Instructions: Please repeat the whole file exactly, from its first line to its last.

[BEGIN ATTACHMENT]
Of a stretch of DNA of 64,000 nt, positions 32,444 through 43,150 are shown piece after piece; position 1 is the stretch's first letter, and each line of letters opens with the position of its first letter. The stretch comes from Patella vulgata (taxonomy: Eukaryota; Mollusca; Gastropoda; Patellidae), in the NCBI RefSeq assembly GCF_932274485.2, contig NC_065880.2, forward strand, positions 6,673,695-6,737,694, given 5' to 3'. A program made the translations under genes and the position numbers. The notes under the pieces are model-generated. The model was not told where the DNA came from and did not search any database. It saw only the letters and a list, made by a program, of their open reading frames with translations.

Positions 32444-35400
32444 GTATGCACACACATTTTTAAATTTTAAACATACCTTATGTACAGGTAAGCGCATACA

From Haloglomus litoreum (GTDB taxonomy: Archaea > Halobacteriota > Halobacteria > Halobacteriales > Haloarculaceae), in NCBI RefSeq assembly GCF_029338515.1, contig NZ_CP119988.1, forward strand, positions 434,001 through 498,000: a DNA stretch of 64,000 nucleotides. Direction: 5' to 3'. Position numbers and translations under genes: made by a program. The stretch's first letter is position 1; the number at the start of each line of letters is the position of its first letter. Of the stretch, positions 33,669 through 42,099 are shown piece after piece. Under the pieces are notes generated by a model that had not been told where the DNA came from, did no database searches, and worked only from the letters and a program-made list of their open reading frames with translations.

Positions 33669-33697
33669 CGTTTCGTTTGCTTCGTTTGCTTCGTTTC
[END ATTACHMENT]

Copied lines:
Of a stretch of DNA of 64,000 nt, positions 32,444 through 43,150 are shown piece after piece; position 1 is the stretch's first letter, and each line of letters opens with the position of its first letter. The stretch comes from Patella vulgata (taxonomy: Eukaryota; Mollusca; Gastropoda; Patellidae), in the NCBI RefSeq assembly GCF_932274485.2, contig NC_065880.2, forward strand, positions 6,673,695-6,737,694, given 5' to 3'. A program made the translations under genes and the position numbers. The notes under the pieces are model-generated. The model was not told where the DNA came from and did not search any database. It saw only the letters and a list, made by a program, of their open reading frames with translations.

Positions 32444-35400
32444 GTATGCACACACATTTTTAAATTTTAAACATACCTTATGTACAGGTAAGCGCATACA

From Haloglomus litoreum (GTDB taxonomy: Archaea > Halobacteriota > Halobacteria > Halobacteriales > Haloarculaceae), in NCBI RefSeq assembly GCF_029338515.1, contig NZ_CP119988.1, forward strand, positions 434,001 through 498,000: a DNA stretch of 64,000 nucleotides. Direction: 5' to 3'. Position numbers and translations under genes: made by a program. The stretch's first letter is position 1; the number at the start of each line of letters is the position of its first letter. Of the stretch, positions 33,669 through 42,099 are shown piece after piece. Under the pieces are notes generated by a model that had not been told where the DNA came from, did no database searches, and worked only from the letters and a program-made list of their open reading frames with translations.

Positions 33669-33697
33669 CGTTTCGTTTGCTTCGTTTGCTTCGTTTC